Deploying renewable energy in rural America has also brought challenges. Nationally, rural low-income households experience the highest median energy burden4 at 9 percent, which is almost three times greater than the national average of 3.3 percent. Further, electric cooperatives serve 264 of the nation’s 395 persistent poverty counties5>, making the cost of renewable energy a central issue to electric cooperatives and their consumer-members.
Expanding energy efficiency programs is one such way of decreasing the energy burden and offering a clean energy option to more cooperative consumer-members. According to the American Council for an Energy Efficient Economy, energy efficiency upgrades can lower household energy burdens by more than 25 percent and save a household over $400 a year. Electric cooperatives also see an annual cost savings of $170 with each energy efficiency device installed, as these technologies help cooperatives better predict the points of peak demand. To access these benefits, energy efficiency devices must be affordable for all consumer-members in an electric cooperative’s service territory. Several cooperatives, including Roanoke Electric Cooperative of North Carolina, have introduced on-the-bill tariff programs that include a monthly payment for a customer’s energy efficiency device until the cost of the device is fully paid. Roanoke subsidizes these tariffs to further decrease the cost for consumer-members. When reviewing the impact of the program, Roanoke found that their consumer-members used 75 percent of their cost savings from using the device to pay their on-the-bill tariff, keeping 25 percent of their cost savings in their pocket.
Reforming Power Purchasing Agreements
For electric cooperatives seeking to expand their renewable energy options, current legal and political constraints present a significant challenge. Many electric cooperatives are tied to stringent power purchasing agreements that offer little opportunity for the procurement or self-generation of renewable energy. In the 1980s, distribution cooperatives formed a collective effort to establish generation and transmission (G&T) cooperatives from whom they could procure their power. These G&Ts leveraged then-existing tax policies to build new coal power plants for their energy generation. The G&Ts then drafted contracts with the distribution cooperatives in their region, establishing a 95 percent energy purchasing minimum with each cooperative to ensure that the G&Ts could pay off their coal debt. While these contracts have successfully supplied affordable power to distribution cooperatives for decades, they restrict the progress many cooperatives can make in offering renewable energy options to their consumer-members.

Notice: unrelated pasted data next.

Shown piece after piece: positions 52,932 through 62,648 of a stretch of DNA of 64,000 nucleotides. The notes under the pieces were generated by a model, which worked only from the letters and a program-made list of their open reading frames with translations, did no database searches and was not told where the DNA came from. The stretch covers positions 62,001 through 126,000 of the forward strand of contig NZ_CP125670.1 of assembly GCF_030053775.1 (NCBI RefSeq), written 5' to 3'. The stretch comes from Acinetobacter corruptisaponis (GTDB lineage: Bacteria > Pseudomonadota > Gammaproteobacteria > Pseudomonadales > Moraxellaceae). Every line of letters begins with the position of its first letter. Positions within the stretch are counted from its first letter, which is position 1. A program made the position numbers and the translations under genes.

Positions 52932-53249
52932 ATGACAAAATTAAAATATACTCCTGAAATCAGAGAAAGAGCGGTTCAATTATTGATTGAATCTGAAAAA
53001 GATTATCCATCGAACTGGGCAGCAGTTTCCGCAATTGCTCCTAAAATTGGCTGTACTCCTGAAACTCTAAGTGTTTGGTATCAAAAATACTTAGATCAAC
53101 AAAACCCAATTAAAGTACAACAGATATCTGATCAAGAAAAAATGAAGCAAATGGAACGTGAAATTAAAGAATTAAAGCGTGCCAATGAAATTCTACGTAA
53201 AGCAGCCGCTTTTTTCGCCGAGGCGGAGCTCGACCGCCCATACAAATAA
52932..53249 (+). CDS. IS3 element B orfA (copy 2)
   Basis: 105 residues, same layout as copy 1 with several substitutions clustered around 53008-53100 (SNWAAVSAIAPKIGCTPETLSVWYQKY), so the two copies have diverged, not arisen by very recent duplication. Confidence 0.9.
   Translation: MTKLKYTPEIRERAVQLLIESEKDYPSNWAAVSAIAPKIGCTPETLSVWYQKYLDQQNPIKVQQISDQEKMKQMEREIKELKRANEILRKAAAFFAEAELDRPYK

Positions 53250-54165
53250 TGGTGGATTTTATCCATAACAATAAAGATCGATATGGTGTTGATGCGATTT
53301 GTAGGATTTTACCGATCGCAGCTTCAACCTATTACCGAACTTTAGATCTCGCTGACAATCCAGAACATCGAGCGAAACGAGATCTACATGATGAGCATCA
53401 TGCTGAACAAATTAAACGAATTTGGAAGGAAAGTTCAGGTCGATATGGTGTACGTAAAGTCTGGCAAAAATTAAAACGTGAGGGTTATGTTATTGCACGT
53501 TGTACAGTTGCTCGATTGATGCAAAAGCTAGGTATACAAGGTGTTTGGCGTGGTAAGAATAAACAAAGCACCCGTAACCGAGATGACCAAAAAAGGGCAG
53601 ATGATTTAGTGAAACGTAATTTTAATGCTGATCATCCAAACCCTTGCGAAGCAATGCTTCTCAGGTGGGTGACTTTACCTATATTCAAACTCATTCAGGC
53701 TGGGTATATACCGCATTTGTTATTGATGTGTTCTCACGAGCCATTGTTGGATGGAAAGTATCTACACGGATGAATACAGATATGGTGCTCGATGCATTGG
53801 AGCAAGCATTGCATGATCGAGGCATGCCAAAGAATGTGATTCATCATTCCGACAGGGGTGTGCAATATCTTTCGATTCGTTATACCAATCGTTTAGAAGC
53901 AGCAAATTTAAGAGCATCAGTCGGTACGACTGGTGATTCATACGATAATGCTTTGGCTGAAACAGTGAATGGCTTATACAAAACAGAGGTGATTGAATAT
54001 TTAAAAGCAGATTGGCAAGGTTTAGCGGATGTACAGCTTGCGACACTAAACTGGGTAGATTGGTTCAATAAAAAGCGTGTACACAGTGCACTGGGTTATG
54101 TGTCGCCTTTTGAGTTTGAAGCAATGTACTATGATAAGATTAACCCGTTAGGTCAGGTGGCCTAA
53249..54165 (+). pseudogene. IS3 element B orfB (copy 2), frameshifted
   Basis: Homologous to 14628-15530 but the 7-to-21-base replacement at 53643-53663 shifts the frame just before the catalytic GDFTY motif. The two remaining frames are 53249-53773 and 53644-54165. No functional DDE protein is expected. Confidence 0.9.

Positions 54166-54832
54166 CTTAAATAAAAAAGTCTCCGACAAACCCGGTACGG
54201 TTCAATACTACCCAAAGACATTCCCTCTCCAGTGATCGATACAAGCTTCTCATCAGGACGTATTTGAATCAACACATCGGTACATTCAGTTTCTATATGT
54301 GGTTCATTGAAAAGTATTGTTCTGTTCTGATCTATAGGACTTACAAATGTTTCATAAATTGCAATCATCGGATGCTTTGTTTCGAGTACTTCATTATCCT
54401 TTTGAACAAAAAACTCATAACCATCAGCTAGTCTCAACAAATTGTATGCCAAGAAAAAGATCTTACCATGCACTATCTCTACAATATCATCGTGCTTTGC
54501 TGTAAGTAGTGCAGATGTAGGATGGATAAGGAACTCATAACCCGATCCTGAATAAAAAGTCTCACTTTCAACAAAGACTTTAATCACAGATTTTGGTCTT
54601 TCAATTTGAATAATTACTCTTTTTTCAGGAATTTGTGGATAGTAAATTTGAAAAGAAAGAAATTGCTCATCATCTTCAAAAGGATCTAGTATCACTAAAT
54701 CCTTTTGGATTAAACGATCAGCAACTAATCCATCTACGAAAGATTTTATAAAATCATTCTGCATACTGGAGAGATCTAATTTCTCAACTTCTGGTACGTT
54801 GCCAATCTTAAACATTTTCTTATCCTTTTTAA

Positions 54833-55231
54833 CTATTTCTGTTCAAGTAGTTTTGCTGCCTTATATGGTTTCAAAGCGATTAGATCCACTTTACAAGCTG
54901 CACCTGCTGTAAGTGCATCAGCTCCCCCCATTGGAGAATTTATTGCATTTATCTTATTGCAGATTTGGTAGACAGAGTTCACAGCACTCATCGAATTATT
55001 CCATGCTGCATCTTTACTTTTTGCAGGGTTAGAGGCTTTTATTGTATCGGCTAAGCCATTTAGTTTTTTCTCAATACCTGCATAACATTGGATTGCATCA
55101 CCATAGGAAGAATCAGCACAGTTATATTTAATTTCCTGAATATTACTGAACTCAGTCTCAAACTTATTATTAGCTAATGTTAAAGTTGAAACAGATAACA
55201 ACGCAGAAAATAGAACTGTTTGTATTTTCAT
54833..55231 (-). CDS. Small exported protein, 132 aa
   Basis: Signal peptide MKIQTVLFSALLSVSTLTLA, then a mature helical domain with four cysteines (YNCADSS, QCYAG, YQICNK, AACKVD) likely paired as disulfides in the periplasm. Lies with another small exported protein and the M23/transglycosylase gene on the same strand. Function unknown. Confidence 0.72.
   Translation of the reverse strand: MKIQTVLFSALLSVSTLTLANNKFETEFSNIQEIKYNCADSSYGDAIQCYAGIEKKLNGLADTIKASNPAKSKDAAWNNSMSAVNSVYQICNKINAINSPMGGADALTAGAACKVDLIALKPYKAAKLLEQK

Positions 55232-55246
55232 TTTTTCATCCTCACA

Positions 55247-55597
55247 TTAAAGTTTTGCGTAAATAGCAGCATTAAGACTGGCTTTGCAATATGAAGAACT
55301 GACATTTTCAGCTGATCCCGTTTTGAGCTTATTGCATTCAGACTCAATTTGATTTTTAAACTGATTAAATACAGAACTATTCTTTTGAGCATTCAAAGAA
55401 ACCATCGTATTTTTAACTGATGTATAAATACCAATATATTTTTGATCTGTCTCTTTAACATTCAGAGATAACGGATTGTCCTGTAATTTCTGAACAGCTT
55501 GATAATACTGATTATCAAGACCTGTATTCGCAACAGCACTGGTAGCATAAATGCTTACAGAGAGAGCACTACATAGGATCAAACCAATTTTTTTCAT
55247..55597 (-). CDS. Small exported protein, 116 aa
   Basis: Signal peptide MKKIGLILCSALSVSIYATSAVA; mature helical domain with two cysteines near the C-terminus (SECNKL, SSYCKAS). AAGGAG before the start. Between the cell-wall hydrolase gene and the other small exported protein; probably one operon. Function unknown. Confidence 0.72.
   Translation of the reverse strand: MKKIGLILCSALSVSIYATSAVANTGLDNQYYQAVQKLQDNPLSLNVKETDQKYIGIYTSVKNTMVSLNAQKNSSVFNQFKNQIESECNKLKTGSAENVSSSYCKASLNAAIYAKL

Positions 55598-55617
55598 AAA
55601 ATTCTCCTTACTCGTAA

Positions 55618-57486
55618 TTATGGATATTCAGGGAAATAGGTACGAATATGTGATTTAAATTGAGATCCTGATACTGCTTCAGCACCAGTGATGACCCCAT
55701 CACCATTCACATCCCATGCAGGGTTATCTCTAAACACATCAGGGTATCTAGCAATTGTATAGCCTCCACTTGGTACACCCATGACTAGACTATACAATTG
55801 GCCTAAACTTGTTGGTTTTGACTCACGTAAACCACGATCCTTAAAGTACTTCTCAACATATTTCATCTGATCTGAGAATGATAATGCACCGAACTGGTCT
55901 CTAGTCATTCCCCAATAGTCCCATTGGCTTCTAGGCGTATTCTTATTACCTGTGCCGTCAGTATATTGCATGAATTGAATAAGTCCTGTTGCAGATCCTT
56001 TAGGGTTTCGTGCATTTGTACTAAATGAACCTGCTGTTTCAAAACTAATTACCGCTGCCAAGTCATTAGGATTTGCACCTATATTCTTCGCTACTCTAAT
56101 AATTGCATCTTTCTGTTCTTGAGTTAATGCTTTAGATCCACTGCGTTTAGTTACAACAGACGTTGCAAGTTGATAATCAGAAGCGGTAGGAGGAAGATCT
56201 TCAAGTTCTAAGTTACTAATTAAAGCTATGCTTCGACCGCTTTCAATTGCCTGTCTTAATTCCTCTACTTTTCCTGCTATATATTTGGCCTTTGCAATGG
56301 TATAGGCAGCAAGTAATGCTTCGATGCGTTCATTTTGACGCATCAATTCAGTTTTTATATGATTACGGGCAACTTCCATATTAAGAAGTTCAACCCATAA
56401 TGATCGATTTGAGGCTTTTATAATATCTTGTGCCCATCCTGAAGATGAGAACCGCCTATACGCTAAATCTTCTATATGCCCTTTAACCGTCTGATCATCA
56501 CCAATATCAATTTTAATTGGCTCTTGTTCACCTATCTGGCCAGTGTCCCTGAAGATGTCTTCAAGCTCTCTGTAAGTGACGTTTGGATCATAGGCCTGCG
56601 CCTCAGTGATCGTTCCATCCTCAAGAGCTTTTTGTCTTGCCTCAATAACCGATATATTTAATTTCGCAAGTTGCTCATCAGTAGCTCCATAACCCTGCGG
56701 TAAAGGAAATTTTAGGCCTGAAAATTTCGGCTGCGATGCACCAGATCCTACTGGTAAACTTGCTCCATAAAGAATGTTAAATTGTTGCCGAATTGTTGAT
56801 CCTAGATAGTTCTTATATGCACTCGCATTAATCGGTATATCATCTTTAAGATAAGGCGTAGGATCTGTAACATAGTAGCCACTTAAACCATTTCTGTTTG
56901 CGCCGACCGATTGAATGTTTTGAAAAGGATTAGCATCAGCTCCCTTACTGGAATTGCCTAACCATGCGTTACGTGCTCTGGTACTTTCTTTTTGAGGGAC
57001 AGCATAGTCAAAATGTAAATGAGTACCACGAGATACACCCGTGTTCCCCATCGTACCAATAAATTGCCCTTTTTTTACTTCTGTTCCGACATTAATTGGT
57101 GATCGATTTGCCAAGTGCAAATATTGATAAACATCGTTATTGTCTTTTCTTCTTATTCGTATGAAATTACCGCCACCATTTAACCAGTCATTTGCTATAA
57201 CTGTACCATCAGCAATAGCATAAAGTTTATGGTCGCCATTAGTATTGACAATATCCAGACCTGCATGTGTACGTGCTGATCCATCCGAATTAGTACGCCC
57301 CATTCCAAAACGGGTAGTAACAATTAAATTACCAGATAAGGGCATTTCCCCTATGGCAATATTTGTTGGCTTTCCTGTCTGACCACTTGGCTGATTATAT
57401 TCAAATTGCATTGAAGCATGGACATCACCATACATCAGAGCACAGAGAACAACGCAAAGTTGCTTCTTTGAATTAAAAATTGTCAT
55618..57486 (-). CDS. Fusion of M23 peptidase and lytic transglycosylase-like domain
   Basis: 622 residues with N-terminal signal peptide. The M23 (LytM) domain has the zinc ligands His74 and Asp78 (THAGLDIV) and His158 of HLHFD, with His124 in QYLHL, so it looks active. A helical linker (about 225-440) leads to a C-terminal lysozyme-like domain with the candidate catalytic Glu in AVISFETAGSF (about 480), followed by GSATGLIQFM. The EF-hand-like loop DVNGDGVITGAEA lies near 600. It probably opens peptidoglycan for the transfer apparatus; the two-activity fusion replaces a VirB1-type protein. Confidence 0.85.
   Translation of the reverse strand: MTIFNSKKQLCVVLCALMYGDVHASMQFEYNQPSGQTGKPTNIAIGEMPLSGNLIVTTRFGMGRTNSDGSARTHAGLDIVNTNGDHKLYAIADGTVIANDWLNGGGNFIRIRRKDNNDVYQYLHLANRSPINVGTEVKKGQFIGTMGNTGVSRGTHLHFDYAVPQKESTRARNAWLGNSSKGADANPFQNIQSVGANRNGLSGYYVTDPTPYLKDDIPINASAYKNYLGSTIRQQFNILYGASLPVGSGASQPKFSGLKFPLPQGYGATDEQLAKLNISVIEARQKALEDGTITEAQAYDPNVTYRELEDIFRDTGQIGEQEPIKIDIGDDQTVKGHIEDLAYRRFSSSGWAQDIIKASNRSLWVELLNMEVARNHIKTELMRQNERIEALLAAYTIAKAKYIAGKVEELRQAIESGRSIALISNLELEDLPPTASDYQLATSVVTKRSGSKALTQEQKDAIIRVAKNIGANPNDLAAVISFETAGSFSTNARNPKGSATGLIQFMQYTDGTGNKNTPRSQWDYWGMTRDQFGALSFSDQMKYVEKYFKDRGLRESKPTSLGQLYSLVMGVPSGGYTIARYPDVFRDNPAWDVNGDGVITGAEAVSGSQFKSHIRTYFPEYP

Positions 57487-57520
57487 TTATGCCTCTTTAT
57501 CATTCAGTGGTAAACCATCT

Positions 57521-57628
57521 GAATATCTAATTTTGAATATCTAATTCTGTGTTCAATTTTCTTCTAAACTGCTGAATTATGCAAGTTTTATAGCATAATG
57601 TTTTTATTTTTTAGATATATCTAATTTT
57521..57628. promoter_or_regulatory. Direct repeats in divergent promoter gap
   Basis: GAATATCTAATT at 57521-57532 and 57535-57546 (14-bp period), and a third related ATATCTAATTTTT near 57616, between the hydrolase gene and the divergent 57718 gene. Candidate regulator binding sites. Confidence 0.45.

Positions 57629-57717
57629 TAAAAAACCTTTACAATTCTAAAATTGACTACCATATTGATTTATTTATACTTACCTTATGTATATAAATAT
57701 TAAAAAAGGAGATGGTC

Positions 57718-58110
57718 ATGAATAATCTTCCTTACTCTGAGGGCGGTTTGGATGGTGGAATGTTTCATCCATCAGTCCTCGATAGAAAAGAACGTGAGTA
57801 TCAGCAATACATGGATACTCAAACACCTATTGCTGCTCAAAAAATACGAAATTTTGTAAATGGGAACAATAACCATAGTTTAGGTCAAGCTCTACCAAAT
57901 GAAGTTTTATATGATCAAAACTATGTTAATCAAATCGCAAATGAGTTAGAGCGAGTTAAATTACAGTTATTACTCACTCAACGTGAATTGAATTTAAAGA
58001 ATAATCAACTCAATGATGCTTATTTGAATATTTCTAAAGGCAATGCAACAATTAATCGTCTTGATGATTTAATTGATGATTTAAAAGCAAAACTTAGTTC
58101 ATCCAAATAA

Several electric cooperatives have acted to dissolve their contracts with G&Ts and pursue more renewable energy sources. For example, Kit Carson Electric Cooperative in New Mexico paid $37 million to exit its contract with Tri-State G&T Cooperative in Colorado. Kit Carson’s new energy supplier, Guzman Energy of Colorado, offers a mix of renewable energy sources that has decreased Kit Carson’s electricity rates by 40 percent. Other cooperatives, however, do not have the financial resources to follow Kit Carson’s lead. Delta-Montrose Electric Association of Colorado dissolved its contract with Tri-State by taking legal action. Delta-Montrose took its request to the Federal Energy Regulatory Commission (FERC) who ruled that under the Public Utility Regulatory Policies Act (PURPA), the procurement of locally generated energy by a particular utility takes precedence over that utility’s contract with a G&T. Tri-State appealed this decision and then reached an outside settlement agreement with Delta-Montrose. Other cooperatives, however, including a handful in North Carolina, have successfully used PURPA to appeal for lower power purchasing minimums from their G&Ts, accelerating cooperative solar projects in the state.